Mahwah, NJ (PRWEB) March 05, 2014
Andy and Ellen Raupp, co-founders of Powerhouse Education, provide their thoughts on classroom management during these types of days, whether snow-filled or not.
“Teachers use incentives all of the time to keep students on track,” says Ellen. “This may come in the form of earning stars, a handful of marbles to be dropped into a jar, extra computer time, etc. These are known as extrinsic motivators. There can be danger in extrinsic motivation, as it can become counterproductive to behavior and learning if a sense of entitlement is cultivated. Some purists even contend that there is no place for it in the classroom.”
Andy continues, “To this notion I am always reminded of a grad school course I took on classroom management. The professor was explaining how she was a strong advocate for intrinsic motivation. So strong in fact that one semester she told her students that they would grade themselves at the end of the class based on the grade they felt they genuinely earned. Surely adults who could fully appreciate and understand the notion of intrinsic motivation would only corroborate her strong stance on the subject. So what happened? The professor explained how she received the absolute worst quality of work ever from this semester’s class! She was then forced to reconsider her viewpoint, and now sees the importance of balancing intrinsic and extrinsic motivation.”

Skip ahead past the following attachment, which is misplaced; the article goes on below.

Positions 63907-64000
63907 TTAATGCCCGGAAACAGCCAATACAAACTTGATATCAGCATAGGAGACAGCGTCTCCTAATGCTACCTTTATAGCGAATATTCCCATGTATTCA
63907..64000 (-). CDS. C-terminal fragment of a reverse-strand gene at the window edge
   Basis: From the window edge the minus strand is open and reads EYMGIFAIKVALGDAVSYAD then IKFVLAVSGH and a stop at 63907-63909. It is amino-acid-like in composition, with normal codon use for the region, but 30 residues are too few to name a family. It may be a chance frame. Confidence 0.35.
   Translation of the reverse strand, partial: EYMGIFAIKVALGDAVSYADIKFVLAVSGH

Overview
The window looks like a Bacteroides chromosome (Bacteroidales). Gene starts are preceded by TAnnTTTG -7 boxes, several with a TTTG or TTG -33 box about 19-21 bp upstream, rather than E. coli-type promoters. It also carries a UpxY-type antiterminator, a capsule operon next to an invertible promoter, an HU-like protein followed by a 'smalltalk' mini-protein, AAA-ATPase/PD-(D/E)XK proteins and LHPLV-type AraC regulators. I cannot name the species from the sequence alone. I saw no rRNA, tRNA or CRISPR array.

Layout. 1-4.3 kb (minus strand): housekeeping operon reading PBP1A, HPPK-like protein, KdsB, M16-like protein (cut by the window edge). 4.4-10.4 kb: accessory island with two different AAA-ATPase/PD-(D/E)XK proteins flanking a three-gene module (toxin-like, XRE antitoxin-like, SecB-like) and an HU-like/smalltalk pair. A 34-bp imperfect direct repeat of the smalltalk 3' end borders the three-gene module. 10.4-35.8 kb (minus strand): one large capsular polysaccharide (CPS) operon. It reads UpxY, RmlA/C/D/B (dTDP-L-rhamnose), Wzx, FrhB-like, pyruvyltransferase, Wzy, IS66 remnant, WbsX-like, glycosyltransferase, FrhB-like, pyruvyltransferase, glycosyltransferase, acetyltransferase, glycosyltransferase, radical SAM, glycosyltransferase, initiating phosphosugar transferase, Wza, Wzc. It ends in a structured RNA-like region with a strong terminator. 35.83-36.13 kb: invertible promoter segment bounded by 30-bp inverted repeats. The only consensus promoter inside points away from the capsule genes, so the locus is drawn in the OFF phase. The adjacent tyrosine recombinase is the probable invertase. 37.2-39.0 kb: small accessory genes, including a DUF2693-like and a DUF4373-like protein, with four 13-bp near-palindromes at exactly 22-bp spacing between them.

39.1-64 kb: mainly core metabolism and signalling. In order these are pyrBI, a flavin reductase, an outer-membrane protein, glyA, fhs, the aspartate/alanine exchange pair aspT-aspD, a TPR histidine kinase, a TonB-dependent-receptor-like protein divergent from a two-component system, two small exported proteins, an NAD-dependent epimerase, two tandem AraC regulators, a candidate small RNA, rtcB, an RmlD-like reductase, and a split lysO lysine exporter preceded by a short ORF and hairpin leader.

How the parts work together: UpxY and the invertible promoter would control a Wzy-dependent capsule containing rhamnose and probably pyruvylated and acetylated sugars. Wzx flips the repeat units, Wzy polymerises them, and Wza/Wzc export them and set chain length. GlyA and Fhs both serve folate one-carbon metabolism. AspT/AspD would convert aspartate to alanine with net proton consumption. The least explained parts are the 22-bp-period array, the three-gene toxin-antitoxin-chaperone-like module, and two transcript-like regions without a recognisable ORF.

Andy and Ellen state that one way teachers can achieve this balance is by using extrinsic motivators at unpredictable times. Perhaps a star is earned because of an observed kind gesture, but a star is not earned for every kind gesture. Stars, marbles, or whatever the system may be, must be incorporated strategically and purposefully.
A point system is another example of an extrinsic motivator that can be a fantastic tool for managing behavior and boosting student achievement. Tablet technology can be used as a vehicle for the implementation of a point system. For instance, Powerhouse Education’s app called Chronicle includes a point system that can be used to help manage groups, be it book discussion groups, science lab groups, debate teams, etc.
The individual teacher can use his or her discretion about how to utilize the point system, but regardless of how he or she decides to do so, points can be awarded for ideal behaviors and deducted for those behaviors teachers wish to discourage.
For example, a teacher may be trying to encourage students to refer back to the text and support their thoughts with evidence, a big focus found within the Common Core Standards. The teacher may notice a group doing exactly this and announce that the group just earned a point (by tapping on the up arrow). The class now knows that this is a type of behavior the teacher favors. If the teacher does not predictably provide points every time a group supports their thoughts with text evidence, over time – and without a sense of entitlement – there will be a greater frequency of these learning behaviors, thereby maximizing learning.
With more learning and fewer distractions, who knows, there may just be time to enjoy those snowflakes!
Powerhouse Education was founded by husband and wife teachers, Andy and Ellen Raupp. With each having approximately ten years of teaching experience, Andy and Ellen are board certified teachers working in a nationally top-ranked school district in New Jersey. Holding undergraduate and graduate degrees, both have been awarded the prestigious title of "Teacher of the Year". Understanding the increasing demands and expectations placed on teachers, Andy and Ellen created Powerhouse Education with the vision of providing teachers with the tools to effectively and more easily implement educational best practices, knowing that empowered teachers will yield stronger, more successful students.